Akram Khan ‘Xenos’ review
Time Out says
The great dancer-choreographer Akram Khan goes out in a blaze of glory with his powerful final solo show
Akram Khan has said that ‘Xenos’ will be his last full-length solo performance, that at 43, his body is no longer up to such rigours. It’s hard to believe as you watch this searing, 65-minute piece, a centenary tribute to the millions of non-British soldiers who died fighting for this country in WWI. Khan throws himself into his role, often literally: tumbling and stumbling on the stage as a shell-shocked sepoy in the trenches, bewildered, mud-streaked, terrified, fusing kathak and contemporary styles with haunting poignancy.
‘Xenos’ begins with a classical Indian music performance presented as though at a nawab’s garden party, with Khan as the kathak dancer. On an incline behind him and the two musicians, ropes are stretched down and coiled as though in a peacock’s tail pattern. As the sharp lines of Khan’s immaculate classical dancing become increasingly fractured, and reality starts to intrude on this memory, those ropes retreat up the slope, dragging everything on stage with them, as though Khan’s stable life were being sucked over the top and into the abyss. Khan’s ghungroos (bell-covered anklets), unwound from his ankles, become puppet strings, jerking him cruelly across the stage, then cartridge belts across his torso. This dancer has been flung into war.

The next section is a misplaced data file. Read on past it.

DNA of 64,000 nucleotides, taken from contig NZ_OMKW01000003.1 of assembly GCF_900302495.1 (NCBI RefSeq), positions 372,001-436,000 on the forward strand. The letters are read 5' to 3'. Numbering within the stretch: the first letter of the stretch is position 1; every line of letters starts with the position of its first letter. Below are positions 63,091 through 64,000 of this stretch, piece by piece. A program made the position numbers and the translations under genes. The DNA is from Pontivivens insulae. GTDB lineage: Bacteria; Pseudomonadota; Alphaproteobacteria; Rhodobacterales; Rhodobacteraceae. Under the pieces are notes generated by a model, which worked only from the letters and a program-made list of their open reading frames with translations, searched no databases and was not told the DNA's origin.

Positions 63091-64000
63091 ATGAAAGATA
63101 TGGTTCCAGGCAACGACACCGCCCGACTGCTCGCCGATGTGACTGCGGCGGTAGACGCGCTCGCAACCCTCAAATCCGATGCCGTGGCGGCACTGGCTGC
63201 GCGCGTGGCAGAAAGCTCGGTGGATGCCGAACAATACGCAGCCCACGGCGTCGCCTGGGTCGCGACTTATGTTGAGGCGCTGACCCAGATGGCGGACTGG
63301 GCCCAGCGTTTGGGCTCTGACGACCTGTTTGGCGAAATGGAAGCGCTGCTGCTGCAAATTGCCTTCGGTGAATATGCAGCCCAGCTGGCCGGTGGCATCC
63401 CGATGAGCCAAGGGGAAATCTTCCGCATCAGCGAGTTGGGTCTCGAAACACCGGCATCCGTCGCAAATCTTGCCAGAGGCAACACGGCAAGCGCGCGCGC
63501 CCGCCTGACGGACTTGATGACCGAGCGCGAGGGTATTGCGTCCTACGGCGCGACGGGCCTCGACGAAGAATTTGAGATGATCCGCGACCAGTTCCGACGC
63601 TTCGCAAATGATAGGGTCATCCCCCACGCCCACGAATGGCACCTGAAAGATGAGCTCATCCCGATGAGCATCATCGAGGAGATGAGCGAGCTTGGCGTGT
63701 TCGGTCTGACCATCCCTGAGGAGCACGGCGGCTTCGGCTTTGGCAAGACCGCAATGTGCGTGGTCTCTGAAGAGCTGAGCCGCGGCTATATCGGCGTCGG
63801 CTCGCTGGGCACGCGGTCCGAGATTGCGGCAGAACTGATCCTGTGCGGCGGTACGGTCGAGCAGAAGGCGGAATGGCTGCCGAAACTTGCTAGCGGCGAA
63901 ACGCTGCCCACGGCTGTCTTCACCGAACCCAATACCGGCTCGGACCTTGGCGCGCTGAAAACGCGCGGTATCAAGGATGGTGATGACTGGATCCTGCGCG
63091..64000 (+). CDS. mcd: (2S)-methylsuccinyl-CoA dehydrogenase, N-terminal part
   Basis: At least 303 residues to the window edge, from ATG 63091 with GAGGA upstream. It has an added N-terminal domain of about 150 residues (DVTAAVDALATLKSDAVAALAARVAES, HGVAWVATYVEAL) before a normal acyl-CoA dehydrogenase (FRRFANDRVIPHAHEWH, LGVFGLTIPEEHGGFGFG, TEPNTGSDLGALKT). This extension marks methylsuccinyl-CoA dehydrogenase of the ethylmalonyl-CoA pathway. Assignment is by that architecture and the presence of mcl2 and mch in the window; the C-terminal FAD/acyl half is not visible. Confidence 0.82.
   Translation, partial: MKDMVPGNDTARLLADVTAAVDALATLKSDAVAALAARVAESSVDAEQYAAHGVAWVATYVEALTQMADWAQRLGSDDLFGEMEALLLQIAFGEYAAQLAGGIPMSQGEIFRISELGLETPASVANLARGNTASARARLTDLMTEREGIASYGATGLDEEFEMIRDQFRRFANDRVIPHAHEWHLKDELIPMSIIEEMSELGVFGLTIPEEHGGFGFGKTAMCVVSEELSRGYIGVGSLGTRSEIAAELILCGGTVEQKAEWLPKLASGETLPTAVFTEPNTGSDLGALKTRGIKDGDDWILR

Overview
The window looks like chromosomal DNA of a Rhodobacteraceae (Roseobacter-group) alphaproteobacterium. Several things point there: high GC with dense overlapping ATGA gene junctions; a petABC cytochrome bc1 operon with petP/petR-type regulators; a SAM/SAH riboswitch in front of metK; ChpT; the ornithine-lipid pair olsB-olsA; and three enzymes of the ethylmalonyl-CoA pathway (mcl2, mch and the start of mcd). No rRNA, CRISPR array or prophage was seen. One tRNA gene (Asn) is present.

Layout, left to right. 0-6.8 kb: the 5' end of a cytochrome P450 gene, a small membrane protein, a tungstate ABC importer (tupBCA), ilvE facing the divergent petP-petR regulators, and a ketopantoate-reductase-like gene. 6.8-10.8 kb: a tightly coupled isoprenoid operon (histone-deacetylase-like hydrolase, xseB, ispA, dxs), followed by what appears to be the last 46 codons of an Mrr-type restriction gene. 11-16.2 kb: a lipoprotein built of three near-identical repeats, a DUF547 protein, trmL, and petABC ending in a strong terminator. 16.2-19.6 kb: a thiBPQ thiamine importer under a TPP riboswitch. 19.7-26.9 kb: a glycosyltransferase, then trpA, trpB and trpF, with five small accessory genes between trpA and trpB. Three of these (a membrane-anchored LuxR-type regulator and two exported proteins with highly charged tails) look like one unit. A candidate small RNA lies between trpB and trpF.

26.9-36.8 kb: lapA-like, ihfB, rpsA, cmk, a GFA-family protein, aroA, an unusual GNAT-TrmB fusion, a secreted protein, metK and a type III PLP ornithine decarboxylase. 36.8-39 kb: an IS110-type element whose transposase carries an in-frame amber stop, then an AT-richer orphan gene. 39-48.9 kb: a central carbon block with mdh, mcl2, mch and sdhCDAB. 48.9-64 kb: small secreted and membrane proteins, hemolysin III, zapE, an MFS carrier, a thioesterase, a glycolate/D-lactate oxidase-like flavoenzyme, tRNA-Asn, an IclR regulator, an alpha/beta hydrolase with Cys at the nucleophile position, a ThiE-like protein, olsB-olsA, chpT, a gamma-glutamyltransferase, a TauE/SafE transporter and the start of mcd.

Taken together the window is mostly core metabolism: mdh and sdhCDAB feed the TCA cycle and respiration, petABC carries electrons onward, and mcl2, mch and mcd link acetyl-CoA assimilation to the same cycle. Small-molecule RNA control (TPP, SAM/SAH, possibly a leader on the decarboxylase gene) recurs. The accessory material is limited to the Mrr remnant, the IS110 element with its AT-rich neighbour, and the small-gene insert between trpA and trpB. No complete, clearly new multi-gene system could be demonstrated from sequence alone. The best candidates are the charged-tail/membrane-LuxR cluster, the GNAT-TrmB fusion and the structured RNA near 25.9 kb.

When Khan the soldier appears, there is a heart-rending combination of panicked fastidiousness and wild recklessness in his movements, and a swirling surreality to his experiences. A gramophone offers the names of Indian soldiers; Khan, looking tiny and vulnerable, keeps returning to fashion dirt into a forlorn little mound, like a persistent Prometheus. Fragments of kathak re-emerge in the choreography, the shreds of this soldier’s identity. Musicians above the stage, seeming to hover in black space, blend terrifying dissonance, traditional Indian music, shards of WWI tunes and Mozart’s ‘Requiem’ – booming noises of conflict resolve into kathak rhythms. And the final coup de théâtre is overwhelmingly sad.
Everything about ‘Xenos’ (which means ‘stranger’ or ‘foreigner’) is powerful, not least its message about those whose war stories haven’t been remembered. Khan’s striking, beautiful lament does them proud, and is an extraordinary way to wind down a solo dance career.